Alvarado Sugar Co. for 20 and 25 cents
a pound. They have just in a large
invoice from Europe, of the best varie
ties. If you desire to order any, I will
attend to it. and select the be-?t varie
ties. In regani to your request for infor
mation n ".;ar.lin tho industry, so
much can be .-aid that I hardly know
what to attempt, to say in a letter that
will be ot much value. In regani to
the business, first, I will say, any soil
aud climate that will produce j;ood
potatoes and other root crops, will pro
duce good beets for sugar. Also, bind
that produces jiood cereal crops will
produce jxood beets, if the soil is fertile
and contains sufnoicnl moisture. A
light sandy loam or alluvial soil is the
best aud most profitable soil for the
produeliou of beets for sugar. In your
state, the land should be plowed in the
fall not less than 12 to 15 inches deep,
so as to have the benefit of the action
of frosts. In tho spring, lijiht plowing
of from 4 to G inches will do. Then
harrow and roll it. until the surface is
well pulverized. In regard to sowing
tile seed. We have seeders made for
the special purpose. Our machines
are designed for two horses, and a
man can plant ten acres a day. In
California and in Europe the drills are,
as a general rule, 15 inches apart.
The young beets are thinned out so us
to stand from 4 to fi inches in the row.
By planting closely the beets grow
small like carrots, and all underground
except a small crown. Experience
has taught the manufacturer that n
small beet, contains as much sugar as
a large one, and he has less raw mate
rial to work aud buy. Tho fanner can
get as large a crop, raised in this way
as he could if raised in the usual man
ner for stock, and at as little coat. So
by cultivating beets in a mannor to
pioduco the most sugar, is advan
tageous to both farmer and manufact
urer. The seeders should bo gauged
to deppsit the seed about inch be
neath the surface of the ground, if
deeper than that the seed is apt to lie
dormant. The first weeding and thin
ning should be done as soon as the
young beets can bo distinguished from
the weeds. After that, all that is nec
essary is to keep them free from weeds.
To manufacture sugar from beets,
economically, it is ueoeesary to con
duct the business on a large scale. I
would not recommend a factory of less
size than a daily capacity of .150 tons
of beets. The teasons for this are too
many to be explained in a letter. We
aro now engaged in constructing u fac
tory in Utah of the abovo capnoity.
To give you some idea of the cost of I
manufacturing sugar, I will give you
our estimates of the cost per pound for
making sugar in the factory now being
constructed. These estimates are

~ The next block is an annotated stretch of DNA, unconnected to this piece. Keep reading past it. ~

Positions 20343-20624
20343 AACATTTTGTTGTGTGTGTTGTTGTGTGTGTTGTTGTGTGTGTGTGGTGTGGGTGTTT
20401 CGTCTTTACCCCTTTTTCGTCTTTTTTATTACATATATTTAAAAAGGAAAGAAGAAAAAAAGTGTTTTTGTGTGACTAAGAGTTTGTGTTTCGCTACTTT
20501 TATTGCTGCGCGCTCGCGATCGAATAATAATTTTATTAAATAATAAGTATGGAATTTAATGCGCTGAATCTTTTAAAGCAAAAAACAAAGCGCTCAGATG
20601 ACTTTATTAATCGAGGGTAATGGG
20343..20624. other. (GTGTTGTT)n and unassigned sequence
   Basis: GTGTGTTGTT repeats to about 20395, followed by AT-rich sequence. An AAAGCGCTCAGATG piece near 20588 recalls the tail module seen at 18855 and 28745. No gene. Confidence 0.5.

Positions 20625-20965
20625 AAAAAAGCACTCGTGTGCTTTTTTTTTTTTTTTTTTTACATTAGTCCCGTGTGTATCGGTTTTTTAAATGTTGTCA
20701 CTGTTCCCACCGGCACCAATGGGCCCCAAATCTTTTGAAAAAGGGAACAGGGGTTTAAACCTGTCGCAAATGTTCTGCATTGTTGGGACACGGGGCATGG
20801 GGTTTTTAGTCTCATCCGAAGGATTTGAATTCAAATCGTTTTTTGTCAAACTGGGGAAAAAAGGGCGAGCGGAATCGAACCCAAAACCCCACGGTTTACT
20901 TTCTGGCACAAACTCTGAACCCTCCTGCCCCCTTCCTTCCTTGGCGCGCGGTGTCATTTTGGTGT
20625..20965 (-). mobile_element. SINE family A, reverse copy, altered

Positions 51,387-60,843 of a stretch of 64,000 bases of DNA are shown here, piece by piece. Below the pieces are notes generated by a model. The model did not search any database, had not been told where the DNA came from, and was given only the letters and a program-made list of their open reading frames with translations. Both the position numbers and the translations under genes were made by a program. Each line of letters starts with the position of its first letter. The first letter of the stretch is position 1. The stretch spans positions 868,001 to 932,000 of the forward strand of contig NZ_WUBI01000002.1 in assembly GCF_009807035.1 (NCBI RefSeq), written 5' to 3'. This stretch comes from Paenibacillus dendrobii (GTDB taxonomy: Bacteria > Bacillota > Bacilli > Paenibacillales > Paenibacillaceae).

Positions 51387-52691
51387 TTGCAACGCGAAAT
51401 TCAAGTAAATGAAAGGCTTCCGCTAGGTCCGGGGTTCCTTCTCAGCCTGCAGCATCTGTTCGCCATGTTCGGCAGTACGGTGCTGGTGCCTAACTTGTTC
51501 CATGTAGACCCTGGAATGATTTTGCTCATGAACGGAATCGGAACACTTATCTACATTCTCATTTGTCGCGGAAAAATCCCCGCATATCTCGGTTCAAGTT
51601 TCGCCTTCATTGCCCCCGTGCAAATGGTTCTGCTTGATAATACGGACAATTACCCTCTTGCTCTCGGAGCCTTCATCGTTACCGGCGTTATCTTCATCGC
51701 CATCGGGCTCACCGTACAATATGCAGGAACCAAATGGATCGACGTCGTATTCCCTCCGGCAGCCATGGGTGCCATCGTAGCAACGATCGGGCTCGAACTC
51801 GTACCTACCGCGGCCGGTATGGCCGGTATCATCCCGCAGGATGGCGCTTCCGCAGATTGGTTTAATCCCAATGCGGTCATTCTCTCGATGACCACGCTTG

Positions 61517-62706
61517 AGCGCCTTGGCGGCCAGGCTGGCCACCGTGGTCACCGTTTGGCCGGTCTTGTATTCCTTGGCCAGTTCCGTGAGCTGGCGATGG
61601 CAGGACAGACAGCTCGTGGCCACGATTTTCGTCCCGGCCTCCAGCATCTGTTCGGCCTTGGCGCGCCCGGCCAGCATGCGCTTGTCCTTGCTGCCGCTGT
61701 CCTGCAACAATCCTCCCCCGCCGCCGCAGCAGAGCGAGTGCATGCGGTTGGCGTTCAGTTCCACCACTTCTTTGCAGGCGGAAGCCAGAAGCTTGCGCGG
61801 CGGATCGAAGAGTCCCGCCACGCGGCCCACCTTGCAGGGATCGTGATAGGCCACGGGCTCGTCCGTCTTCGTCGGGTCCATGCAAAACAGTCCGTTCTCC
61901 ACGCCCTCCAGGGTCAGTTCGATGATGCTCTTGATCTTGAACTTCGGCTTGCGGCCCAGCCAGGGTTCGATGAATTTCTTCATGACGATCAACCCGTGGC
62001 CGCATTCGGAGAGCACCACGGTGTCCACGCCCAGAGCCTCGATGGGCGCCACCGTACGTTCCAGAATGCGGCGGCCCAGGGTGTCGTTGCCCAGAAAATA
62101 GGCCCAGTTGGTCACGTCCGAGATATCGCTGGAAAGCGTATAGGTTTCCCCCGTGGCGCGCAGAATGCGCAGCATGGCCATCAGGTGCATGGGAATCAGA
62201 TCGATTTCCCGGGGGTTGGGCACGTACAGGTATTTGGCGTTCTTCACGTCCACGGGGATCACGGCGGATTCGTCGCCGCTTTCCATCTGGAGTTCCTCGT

based, as you see, upon cost of mated
al iti that territory, and upon a yield
of 10 per cent refined sugar, aud the
working of 300 tons of beets a day.
The yield will probably bo 11 or 12 per
cent sugar, and we intend to work H50 j
tons of beets. But we desire to keep
within fiifi limits. I
KtOIMATKJJ lour Ol 1ft NM(. TIIK t-
li'l. i 1 NVKN1 I ol It Hot lirt, 1
." ton. t 1..1! (. $.!. ifl'Jj ,
H tons Jiuifc.ume. & ... i I
2 ton oku ( U IK
Packing mat, rial (Hi '
mxr p. r d.iv 'JNJ 1
Daily waste of bum-blush ?"
Daily repair? t!0
Dnily supplies '
DailV insurance SO
300 tons beet f 4.50 $1,350
Making the daily out-put of refined
sugar to lie G0.000 pounds at a cost of
Jig cents jHr pound. By adding to or
deducting the difference of cost f ma
terial in Oregon and Utah, you can
closely approximate to the. cost per
pound of making sugar in your state
The Utah Sugar Co., of Salt Lake
City, arc having built a first-class fac
tory, cantatuing the latent modern
improvements. The buildings ate all
of brick, and the machinery is all
made in Cleveland, Ohio, from our
plans ami drawings. Wo are agents
for the largest and best manufactory
of sugar machinery in Europe, but
found we could have the machinery
made here as cheaply as we could im
1 have tried to cover all the most im
portant points in connection with this
business, but will give you any further
information I have upon application,
U. II. Dvitit.
Orop-WeatUar, Bulletin Nu, 6.
The observer of the Oregon Weather
Ilnroau, of Portland, Oregon, has is
sued tho bulletin for the week ending
Saturday, April IS, 1SD1, the same bo
ing based upon reports received from
116 correspondents, which is as follows:
WHSTHR.V OKtiUOX WKATHRIt.
The temperature has been fiom a
normal condition in southern part to ."
degtees above the normal in northern
part, the actual temperature ranging
from 10 to 75 decrees. Showers oc
curred on several days, on the l!Uh
and 10th, thunder accompanying them.
The winds havo been light to ftesh, in
force, and variable in direction. No
frosts havo been reported. Cloudy or
partly cloudy wcathn predominated,
with warm, bright sunshine at inter
Marked growth in all vegetation,